CAUTION ! (1) Don't cut if you cannot see his neck. After each cut, pull his neck. It will come a little further down with each cut until you have cut right through.

Fig. 18-10 DECAPITATION FOR A DEAD BABY will leave a mother with an intact uterus, which will be less likely to rupture if she decides to deliver herself at home next time. Cut through his neck with a Blond[nd]Heidler saw. A, push the thimble round his neck. B, pull the loop of the thimble down the other side of his neck. C, saw through it. D, remove his head with forceps. Pieces of rubber tube cover the outer third of each end of the saw. Kindly contributed by John Lawson.

OTHER DESTRUCTIVE OPERATIONS EVISCERATION for a transverse lie is indicated: (1) when his neck is difficult to reach, but his body is well down, (2) after decapitation. Ask your assistant to pull on his prolapsed arm, and find his axilla. Protect her vaginal wall with one or two specula. With a knife or strong scissors make a large opening in his abdomen or chest. Put one or two fingers into the opening and remove all his internal organs. Make sure you remove his liver, heart, and lungs. If necessary perforate his diaphragm with scissors.

Now reassess the situation, and try whichever of these manoeuvres seems best: (1) Put two fingers behind his pelvis and hook his breech down. (2) Grasp a leg or foot and bring that down. (3) Try to bring his neck down for decapitation by pulling on his arm. (4) If all this fails, don't hesitate to section her.

Alternatively, separate his prolapsed arm at his shoulder. Push the embryotomy scissors through his axilla and divide his internal structures from inside his skin, while keeping your other hand between him and her uterus, as a constant guide. Finally, divide his skin and superficial tissues under direct vision, and deliver him in two halves.

CRANIOTOMY FOR A HYDROCEPHALIC HEAD. Push a large needle through her abdominal wall. As the fluid is withdrawn, his head will collapse. Or, guided by your examining finger, you can push a large needle (2 mm[mu]25 cm) through a suture from her vagina, and drain off as much fluid as you can.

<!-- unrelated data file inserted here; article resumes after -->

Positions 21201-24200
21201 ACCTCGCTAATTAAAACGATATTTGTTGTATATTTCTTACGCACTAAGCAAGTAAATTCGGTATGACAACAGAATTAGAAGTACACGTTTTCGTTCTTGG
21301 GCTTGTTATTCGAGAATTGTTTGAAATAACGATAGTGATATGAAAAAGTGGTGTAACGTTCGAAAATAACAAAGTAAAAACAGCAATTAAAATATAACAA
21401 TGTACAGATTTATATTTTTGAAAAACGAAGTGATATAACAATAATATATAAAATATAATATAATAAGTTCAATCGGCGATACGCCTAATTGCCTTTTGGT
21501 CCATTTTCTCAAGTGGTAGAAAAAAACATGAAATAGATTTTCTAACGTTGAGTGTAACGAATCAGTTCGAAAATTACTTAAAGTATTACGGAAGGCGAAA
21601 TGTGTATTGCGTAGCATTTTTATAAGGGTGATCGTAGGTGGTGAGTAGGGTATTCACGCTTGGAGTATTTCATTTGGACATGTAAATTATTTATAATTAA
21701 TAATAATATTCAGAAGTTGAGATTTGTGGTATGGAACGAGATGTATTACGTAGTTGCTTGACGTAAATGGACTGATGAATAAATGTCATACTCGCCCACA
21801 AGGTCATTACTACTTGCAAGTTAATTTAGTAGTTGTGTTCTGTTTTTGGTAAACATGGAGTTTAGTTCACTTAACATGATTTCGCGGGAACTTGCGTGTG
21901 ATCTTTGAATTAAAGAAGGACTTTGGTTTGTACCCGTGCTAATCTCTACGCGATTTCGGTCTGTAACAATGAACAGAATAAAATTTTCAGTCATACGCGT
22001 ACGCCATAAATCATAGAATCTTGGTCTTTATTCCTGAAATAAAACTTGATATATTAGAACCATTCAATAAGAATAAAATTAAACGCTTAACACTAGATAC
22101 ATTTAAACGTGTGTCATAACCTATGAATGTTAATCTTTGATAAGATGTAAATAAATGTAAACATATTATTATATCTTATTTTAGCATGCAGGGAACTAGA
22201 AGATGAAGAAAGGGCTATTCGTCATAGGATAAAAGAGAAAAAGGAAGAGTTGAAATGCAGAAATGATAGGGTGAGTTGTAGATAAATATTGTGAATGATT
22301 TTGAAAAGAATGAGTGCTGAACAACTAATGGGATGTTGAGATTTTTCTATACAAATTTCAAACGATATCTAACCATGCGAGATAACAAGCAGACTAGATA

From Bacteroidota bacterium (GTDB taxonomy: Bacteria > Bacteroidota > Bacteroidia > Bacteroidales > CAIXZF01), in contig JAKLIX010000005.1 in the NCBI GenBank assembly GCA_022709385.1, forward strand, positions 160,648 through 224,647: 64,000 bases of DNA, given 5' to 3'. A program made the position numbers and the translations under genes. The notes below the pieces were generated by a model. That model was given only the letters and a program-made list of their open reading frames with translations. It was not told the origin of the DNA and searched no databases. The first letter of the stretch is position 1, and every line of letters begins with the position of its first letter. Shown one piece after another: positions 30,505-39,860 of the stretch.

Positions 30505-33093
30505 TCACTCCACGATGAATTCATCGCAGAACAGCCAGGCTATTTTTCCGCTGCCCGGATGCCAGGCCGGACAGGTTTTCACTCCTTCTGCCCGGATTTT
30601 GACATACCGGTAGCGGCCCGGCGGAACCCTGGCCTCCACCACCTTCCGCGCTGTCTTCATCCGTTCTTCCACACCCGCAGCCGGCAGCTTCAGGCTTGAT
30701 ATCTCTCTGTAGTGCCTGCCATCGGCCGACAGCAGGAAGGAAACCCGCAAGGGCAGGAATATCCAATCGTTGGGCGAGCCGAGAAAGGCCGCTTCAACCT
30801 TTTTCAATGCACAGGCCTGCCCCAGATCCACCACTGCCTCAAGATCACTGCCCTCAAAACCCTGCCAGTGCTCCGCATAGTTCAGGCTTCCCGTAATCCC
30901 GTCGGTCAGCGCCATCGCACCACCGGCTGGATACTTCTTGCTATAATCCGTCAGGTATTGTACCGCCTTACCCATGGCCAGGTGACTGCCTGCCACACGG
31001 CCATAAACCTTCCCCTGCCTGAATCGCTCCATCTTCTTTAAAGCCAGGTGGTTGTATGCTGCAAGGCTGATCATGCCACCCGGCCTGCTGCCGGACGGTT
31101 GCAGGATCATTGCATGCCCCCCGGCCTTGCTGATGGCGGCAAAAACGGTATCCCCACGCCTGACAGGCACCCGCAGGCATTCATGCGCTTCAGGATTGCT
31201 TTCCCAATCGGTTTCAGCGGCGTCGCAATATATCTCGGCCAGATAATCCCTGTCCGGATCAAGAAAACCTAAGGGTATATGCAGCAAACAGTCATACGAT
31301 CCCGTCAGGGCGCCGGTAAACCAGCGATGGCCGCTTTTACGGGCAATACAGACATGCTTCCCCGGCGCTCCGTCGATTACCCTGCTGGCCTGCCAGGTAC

CLEIDOTOMY (division of the clavicles) on one or both sides, will reduce the width of the shoulders of a large dead baby. Use embryotomy scissors to make a small cut in the skin of his neck. Through this, guided by the fingers of your other hand, feel inside his skin, until you can snip a clavicle between the tips of the opened blades. Be sure it is his clavicle and not the spine of his scapula. The ends of his clavicle will then overlap and narrow his shoulders.


POSTOPERATIVELY, [s7]AFTER ANY DESTRUCTIVE OPERATION Remove the placenta manually, and immediately feel for tears of her uterus and lower segment. Give her ergometrine 0.25 mg intravenously as he is delivered. Check her uterus by feeling inside it to make sure it has not ruptured. If it has ruptured, do a laparotomy and repair it (18.17). Check her cervix, vagina, and vulva for tears. If she has a tear of her cervix it will need suturing (18.15).

If her uterus is not well contracted, set up an intravenous oxytocin drip with 5[nd]20 units in 500 ml. Continue the saline drip for 24 hours. Continue the perioperative antibiotics (2.9).

She is at risk from: (1) Postpartum haemorrhage in the first 24 hours. (2) Acute urinary retention in the first 24 hours. (3) Infection of her genital tract after 24 hours. (4) Infection of her urinary tract at 7 to 10 days. (5) A fistula (18.10).

If his head has been impacted in her pelvis for many days, leave a Foley catheter in for 14 days. This will help to prevent a fistula. Obstructed labour with a transverse lie does not cause pressure necrosis of the vagina, so a few days' drainage is enough.

CAUTION ! After any destructive operation, be sure your assistant wraps up the baby immediately he is delivered. His mother must not see him.